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Root Diseases of Snapbean and Southern Pea in Intensive Cropping Systems. Donald R. Sumner, Associate Professor, Department of Plant Pathology, University of Georgia, Coastal Plain Experiment Station, Tifton, GA 31794; A. W. Johnson(2), Norman C. Glaze(3), and Clyde C. Dowler(4). (2)(3)(4)Nematologist, Plant Physiologist, and Agronomist, Agricultural Research Service, U. S. Department of Agriculture, respectively, Coastal Plain Experiment Station, Tifton, GA 31794. Phytopathology 68:955-961. Accepted for publication 9 December 1977. Copyright 1978 The American Phytopathological Society, 3340 Pilot Knob Road, St. Paul, MN 55121. All rights reserved.. DOI: 10.1094/Phyto-68-955.

Root diseases of snapbean and southern pea were studied in whole plots of cropping systems of snapbean-soybean-cabbage, turnip-corn-snapbean, turnip-peanut-snapbean, and turnip-cucumber-southern pea-turnip. Each cropping system was repeated each year for 4 yr. Subplots were treated with a nematicide. O-ethyl S, S dipropyl phosphorodithioate (ethoprop), or nontreated, and sub-subplots were treated with herbicides, ααα-trifluoro-2,6-dinitro-N,N-dipropyl-p-toluidine + 2-sec-butyl-4,6-dinitrophenol (trifluralin + di-noseb) or nontreated. Pythium spp. (primarily P. irregulare) were isolated more frequently than other fungi from spring snapbean, and Rhizoctonia solani and cultures of Fusarium solani were isolated more frequently than other fungi from fall snapbean. The fungus most frequently isolated from southern pea was R. solani. Root diseases of snapbean were more severe in the fall than in the spring, but there were no differences between the two cropping systems in the amount of root disease in fall snapbean. Root diseases of southern pea were most severe, and southern pea yields were the lowest in the 4th yr of the study. Treating soil with ethoprop resulted in a significant (P = 0.05) increase in root disease severity in three spring crops of snapbean and one crop of southern pea, but treating soil with ethoprop did not influence severity of root disease in fall snapbean. Herbicide treatments occasionally reduced but never increased root disease severity. Soil populations of total F. solani increased in the snapbean-soybean-cabbage system and soil populations of Pythium spp. increased in the turnip-peanut-snapbean system. Total populations of F. solani and Pythium spp. frequently were the lowest in herbicide-treated soils, but treating soil with ethoprop rarely influenced populations of the soil fungi measured.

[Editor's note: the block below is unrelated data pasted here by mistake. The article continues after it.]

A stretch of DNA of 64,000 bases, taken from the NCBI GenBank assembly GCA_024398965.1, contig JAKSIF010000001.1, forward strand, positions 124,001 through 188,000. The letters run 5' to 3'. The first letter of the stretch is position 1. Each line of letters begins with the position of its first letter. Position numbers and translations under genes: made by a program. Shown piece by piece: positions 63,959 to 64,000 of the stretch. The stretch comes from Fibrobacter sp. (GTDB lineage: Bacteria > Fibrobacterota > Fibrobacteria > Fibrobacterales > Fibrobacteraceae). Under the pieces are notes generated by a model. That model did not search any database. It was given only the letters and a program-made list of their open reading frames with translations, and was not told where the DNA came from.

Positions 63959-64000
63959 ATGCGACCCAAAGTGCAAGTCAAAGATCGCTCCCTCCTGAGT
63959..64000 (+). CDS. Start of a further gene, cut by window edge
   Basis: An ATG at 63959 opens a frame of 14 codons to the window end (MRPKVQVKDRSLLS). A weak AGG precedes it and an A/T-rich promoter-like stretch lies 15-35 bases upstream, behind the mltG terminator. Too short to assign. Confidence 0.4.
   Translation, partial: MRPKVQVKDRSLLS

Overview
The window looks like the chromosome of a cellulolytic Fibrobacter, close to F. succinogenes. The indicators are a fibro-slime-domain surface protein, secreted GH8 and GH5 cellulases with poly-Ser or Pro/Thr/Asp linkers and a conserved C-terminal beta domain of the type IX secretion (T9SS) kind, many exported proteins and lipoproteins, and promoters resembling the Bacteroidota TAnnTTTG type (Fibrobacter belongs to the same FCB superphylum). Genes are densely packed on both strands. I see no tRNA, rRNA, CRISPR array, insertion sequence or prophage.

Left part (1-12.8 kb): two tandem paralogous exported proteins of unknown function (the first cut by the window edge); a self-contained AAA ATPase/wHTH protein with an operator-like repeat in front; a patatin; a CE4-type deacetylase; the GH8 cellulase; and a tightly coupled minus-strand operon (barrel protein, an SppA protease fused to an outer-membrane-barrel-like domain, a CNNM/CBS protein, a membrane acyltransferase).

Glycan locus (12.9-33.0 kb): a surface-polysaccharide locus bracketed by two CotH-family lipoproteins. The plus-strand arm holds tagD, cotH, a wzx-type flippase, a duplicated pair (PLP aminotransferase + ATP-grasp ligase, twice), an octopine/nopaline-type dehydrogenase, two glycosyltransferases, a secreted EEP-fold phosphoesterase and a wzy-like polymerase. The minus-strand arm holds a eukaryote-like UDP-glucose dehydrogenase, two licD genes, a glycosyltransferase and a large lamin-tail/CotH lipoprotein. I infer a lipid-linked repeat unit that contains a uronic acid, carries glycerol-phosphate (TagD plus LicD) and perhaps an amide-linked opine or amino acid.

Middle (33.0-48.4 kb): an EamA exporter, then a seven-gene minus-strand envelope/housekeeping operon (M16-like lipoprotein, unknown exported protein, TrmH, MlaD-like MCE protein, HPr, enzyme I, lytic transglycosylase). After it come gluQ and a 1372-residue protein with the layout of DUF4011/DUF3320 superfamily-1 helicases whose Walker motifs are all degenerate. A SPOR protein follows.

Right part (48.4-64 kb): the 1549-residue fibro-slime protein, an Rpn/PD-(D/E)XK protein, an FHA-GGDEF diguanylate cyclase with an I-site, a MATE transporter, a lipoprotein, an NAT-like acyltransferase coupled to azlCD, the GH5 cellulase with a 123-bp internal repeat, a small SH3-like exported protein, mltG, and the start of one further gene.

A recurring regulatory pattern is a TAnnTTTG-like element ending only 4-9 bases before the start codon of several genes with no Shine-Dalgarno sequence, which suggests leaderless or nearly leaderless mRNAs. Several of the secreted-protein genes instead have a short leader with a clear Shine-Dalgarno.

Additional keywords: Phaseolus vulgaris, Vigna unguiculata.